middle school algebra or high school physics, calculus, or AP English. This practice also works to the disadvantage of students from minority and low income backgrounds, who are overrepresented in such schools. Schools with predominantly working class populations may also offer less challenging elementary curricula than schools with middle class populations. These school level patterns may be mitigated by a countervailing tendency: even schools with many low achieving students tend to have some high level classes, and students from dis advantaged backgrounds have relatively greater access to these classes in such schools, apparently due to the lower levels of competition for enrollment. Overall, however, unequal access to valued opportunities for learning is an important dimension of educational inequality for students from varied racial, ethnic, and socio economic groups.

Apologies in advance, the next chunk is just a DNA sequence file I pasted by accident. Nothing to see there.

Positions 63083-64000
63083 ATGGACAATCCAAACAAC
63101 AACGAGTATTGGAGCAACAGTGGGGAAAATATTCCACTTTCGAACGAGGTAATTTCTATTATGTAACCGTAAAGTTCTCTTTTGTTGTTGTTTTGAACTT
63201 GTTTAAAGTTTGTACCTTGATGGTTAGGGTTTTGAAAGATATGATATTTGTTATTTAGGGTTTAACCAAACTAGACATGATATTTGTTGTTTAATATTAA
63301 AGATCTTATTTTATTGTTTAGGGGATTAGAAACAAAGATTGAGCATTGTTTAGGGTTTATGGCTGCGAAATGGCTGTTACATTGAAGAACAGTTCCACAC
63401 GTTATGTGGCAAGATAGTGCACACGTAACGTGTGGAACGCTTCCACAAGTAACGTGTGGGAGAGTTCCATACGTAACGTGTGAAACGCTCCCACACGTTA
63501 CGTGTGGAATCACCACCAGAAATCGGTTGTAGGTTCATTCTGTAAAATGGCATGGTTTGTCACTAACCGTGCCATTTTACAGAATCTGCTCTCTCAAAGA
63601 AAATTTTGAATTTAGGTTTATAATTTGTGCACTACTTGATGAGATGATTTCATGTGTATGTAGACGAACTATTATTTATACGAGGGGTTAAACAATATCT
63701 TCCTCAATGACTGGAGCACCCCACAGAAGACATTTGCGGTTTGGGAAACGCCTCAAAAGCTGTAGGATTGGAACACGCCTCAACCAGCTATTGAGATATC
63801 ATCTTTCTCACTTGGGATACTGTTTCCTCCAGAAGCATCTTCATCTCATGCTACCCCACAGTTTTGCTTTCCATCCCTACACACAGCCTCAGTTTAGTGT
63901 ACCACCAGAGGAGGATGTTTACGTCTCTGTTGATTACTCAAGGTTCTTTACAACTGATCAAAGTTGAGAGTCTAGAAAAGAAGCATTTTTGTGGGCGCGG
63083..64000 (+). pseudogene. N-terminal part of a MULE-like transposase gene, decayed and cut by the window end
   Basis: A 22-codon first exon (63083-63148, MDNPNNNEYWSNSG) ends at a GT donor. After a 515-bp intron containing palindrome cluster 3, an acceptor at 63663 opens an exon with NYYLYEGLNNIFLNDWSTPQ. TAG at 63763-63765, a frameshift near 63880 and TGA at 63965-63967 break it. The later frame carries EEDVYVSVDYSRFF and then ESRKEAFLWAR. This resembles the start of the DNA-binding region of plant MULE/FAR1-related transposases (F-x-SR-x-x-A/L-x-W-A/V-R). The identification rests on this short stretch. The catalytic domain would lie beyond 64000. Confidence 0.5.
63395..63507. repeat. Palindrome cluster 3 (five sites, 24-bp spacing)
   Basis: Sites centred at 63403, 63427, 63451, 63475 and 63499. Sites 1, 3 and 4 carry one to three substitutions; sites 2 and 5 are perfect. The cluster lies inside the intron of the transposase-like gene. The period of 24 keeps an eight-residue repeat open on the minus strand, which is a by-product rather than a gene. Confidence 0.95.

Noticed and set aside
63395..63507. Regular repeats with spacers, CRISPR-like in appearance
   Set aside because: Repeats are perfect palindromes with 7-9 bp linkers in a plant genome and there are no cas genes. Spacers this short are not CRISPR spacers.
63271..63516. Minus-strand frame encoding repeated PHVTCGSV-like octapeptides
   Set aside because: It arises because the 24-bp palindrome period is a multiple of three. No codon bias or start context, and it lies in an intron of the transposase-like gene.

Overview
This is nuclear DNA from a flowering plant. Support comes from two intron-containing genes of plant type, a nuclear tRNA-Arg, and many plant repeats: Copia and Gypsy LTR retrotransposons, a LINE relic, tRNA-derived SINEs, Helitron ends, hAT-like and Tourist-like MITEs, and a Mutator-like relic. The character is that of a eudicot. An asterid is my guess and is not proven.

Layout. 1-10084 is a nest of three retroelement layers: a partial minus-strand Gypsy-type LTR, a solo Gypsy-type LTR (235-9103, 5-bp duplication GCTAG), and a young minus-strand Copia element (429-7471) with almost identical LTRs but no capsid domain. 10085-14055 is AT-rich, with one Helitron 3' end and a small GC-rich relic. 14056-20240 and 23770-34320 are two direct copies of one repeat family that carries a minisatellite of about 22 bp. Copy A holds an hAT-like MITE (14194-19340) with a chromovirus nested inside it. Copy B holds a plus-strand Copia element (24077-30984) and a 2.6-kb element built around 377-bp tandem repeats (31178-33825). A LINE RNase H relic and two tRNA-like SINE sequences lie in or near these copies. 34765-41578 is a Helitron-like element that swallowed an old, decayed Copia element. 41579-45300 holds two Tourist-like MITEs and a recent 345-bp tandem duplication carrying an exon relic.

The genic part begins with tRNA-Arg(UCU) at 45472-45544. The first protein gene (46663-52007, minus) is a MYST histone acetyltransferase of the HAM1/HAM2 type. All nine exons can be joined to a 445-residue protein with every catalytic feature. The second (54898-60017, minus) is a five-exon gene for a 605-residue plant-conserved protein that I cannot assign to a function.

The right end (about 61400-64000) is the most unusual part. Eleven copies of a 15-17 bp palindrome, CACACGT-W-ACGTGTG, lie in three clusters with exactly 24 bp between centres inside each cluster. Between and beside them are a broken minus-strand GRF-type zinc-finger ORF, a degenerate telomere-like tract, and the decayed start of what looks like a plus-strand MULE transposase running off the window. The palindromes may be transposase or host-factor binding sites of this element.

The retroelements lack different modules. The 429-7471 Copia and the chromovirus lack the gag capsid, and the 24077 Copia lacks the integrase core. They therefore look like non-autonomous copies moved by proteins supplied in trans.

Learning opportunities have also played a prominent role in gender inequality, specifically in the gaps between boys and girls in mathematics and science achievement. US based research in the 1980s showed that test score differences among secondary school boys and girls were substantially attributable to differences in mathematics and science course taking (Pallas & Alexander 1983). More recently, gender gaps in both achievement and course taking are smaller, with girls enrolled at equal or higher rates in most advanced courses, and boys’ advantage now limited to physics and calculus (US Department of Education 1999). Similar patterns are emerging in other nations (e.g., Croxford 1994).
International Comparisons of Educational Achievement